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‘Like Walking into Sunlight’: BC Law Remembers RBG

American Constitution Society Event provides opportunity for the community to pay respects to a legal giant.


The exemplary life and tragic passing of Supreme Court Justice Ruth Bader Ginsburg was the topic of a BC Law American Constitution Society gathering Sept. 21 at which students and faculty, some of whom knew her personally, paid tribute and shared thoughts on her character, intellect, and tireless fight toward equality and justice.

Professors Kent Greenfield, Robert Bloom, Mark Brodin, Kari Hong, Steven Koh, and visiting Drinan Scholar Nathaniel Romano, SJ, formed the panel moderated by ACS Vice President Zoe Atchinson ’21. 

Professor Greenfield clerked for Justice David Souter from 1994 to 1995, which was also Justice Ginsburg’s second year on the bench. He recalled the SCOTUS tradition in which the set of clerks for one justice, as a group, takes each of the other justices out to lunch. Justice Ginsburg, a notoriously hard worker, instead invited each set of clerks to her chambers for tea. Her chambers were on the second floor of the court, painted all white, filled with modern art and flowers, and it was bright and airy. “Walking into her chambers was like walking into sunlight,” Greenfield said.

“Ruth Ginsburg was one of the members of the Court who achieved greatness before she became a great justice,” Greenberg said quoting Justice Souter, then added a footnote of his own: “Many of her greatest judicial victories came by way of dissent.”

At another point in the panel discussion, Professor Brodin also remarked on Ginsburg’s powerful dissents, in particular in Ledbetter v. Goodyear Tire & Rubber Co., which eventually led Congress to write the Lilly Ledbetter Fair Pay Act of 2009. The law bolstered worker protections against pay discrimination.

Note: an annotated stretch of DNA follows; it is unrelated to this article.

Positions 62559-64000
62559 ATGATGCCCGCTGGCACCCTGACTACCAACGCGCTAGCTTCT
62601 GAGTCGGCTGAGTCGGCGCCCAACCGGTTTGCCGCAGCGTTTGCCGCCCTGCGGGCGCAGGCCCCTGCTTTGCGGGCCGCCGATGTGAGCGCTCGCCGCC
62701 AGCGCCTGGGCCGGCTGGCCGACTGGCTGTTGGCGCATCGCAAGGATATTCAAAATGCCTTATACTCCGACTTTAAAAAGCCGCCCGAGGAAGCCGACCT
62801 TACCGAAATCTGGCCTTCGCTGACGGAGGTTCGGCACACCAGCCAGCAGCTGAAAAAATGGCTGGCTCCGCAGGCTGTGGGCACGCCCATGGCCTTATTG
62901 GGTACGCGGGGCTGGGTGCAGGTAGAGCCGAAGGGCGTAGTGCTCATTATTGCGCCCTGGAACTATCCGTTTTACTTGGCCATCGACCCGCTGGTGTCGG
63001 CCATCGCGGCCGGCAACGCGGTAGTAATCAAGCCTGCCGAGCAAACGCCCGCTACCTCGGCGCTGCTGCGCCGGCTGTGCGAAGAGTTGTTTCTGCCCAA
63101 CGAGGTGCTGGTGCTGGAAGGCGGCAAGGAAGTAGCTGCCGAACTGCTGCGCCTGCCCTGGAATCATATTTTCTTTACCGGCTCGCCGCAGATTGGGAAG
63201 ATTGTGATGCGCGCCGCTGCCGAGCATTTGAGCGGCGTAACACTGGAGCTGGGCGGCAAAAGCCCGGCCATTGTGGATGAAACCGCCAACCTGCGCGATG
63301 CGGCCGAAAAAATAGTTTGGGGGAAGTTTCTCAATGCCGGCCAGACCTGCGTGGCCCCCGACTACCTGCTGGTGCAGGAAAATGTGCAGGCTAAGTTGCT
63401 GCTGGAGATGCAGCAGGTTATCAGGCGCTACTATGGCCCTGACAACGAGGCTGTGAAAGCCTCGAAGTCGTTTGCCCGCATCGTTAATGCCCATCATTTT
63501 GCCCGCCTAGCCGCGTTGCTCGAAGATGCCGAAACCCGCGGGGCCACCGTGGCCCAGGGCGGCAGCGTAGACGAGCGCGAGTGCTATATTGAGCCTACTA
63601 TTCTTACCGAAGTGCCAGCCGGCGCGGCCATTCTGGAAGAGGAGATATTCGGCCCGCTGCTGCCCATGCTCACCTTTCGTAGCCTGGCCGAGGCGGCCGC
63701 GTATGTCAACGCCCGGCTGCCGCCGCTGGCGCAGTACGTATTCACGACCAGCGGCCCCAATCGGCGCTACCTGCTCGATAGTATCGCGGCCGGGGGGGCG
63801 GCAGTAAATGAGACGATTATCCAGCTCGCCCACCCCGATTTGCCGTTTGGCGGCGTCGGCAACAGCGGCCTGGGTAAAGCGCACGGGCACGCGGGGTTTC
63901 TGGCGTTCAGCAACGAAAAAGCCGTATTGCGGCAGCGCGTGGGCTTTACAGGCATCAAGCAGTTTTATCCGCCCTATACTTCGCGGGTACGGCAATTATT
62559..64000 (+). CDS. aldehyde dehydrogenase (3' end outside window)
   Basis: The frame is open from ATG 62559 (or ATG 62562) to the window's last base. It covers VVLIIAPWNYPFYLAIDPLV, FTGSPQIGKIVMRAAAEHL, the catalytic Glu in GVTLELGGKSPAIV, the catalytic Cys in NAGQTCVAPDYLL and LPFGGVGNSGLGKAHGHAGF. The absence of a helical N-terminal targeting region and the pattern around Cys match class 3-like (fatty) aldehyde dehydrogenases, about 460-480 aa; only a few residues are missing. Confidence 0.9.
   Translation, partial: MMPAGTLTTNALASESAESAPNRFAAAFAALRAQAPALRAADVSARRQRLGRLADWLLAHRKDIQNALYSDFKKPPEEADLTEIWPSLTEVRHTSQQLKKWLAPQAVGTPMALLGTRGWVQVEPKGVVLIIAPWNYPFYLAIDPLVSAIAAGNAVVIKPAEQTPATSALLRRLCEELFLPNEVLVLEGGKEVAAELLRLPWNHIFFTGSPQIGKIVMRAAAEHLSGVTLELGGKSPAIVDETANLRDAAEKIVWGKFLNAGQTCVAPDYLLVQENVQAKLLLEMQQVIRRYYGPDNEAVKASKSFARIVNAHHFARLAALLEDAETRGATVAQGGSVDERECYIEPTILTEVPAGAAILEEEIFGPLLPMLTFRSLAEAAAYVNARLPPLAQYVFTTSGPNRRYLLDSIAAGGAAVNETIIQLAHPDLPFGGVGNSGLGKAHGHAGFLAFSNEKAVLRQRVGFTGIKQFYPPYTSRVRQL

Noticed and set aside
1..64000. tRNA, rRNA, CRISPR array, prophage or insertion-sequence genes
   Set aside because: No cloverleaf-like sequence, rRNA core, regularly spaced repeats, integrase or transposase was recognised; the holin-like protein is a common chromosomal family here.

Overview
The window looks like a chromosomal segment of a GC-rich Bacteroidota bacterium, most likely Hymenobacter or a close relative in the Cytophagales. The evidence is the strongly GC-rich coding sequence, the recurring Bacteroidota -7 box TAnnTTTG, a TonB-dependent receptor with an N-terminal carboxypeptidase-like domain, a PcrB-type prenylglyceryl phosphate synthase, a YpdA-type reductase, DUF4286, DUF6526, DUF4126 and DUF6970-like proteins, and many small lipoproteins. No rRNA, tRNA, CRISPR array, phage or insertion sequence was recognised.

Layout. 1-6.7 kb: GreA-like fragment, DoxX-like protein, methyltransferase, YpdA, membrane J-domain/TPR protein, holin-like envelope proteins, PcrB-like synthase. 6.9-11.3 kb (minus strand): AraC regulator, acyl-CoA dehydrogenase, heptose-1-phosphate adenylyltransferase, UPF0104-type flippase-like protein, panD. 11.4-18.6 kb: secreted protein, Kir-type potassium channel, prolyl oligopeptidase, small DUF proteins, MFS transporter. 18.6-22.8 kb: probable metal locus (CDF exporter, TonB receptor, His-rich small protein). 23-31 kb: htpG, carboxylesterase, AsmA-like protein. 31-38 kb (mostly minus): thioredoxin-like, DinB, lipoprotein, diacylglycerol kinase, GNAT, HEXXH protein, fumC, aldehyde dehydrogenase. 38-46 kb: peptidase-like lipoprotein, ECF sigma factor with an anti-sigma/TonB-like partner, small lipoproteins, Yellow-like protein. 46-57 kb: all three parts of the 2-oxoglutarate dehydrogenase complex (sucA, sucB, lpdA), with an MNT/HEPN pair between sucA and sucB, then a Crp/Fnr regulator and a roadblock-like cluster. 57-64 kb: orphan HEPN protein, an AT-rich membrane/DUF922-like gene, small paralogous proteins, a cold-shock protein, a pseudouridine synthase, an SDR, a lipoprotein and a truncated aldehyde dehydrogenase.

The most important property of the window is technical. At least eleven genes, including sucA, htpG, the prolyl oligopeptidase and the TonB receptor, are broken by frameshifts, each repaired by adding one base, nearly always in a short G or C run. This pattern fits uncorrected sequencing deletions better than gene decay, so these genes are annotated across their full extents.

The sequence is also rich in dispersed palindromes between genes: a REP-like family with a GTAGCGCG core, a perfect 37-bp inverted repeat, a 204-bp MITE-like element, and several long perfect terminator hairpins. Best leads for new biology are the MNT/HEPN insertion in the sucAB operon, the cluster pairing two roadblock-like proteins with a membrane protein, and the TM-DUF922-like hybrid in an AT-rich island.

Brodin also shared a personal story about Justice Ginsburg. In the spring of his final year at Columbia Law, he served as a research assistant to then-professor Ginsburg, who would be moving from Rutgers to Columbia the following fall. Brodin was helping her with the textbook she was writing on sex discrimination. Their routine, which he humorously dubbed “pulling a Clark Kent,” was for him to call her from a phone booth in the Columbia law school lobby to discuss assignments.

Professor Bloom viewed as auspicious the date of Justice Ginsburg’s passing, Friday, September 18, which was the start of Rosh HaShanah, the Jewish New Year. It is said in Jewish tradition that one who dies on the start of the new year is a tzadik, a person of great righteousness. He explained that a tzadik isn’t a person who is especially pious or devoted to attending services, but rather someone who fights for justice. “Justice Ginsburg fought for justice her whole life,” Bloom said.

Hong expressed admiration for the diplomacy of Justice Ginsburg, who recognized the importance of being both an ally and an advocate. She had a beautiful way of modeling agreeable disagreement, Hong said, referencing the Justice’s famous friendship with the late Justice Antonin Scalia. Hong also issued one of Justice Ginsburg’s most influential quotes as a commandment to law students: “Fight for the things that you care about, but do it in a way that will lead others to join you.”

When Professor Koh worked with the American Society for International Law, Justice Ginsburg was its chair. Smiling, he recalled that she, small and seemingly frail, would sit, quiet and unassuming, then dazzle everyone in conversation with questions that were incredibly sharp and precise.

He encouraged students to take Justice Ginsburg’s life as proof that you can translate your lived experience into your legal practice, philosophy, and principles. After all, Koh said, she experienced hardships in life, being a woman, a Jew, a mother, a cancer survivor, and a wife to a cancer survivor, and all of those experiences shaped her career into what it became.

One of the greatest things Justice Ginsburg did for our country, said Fr. Romano, was to say tirelessly that “everybody needs to be here.” Such was her fight for equal representation and her powerful dissent in Shelby County v. Holder, which gutted the Voting Rights Act.

During the event, some students said that having Justice Ginsburg on the courts for their whole lives was like having a guidepost to model what could be achieved. Another acknowledged that many of her own opportunities in life are the result of the litigation Justice Ginsburg pushed through for women’s rights.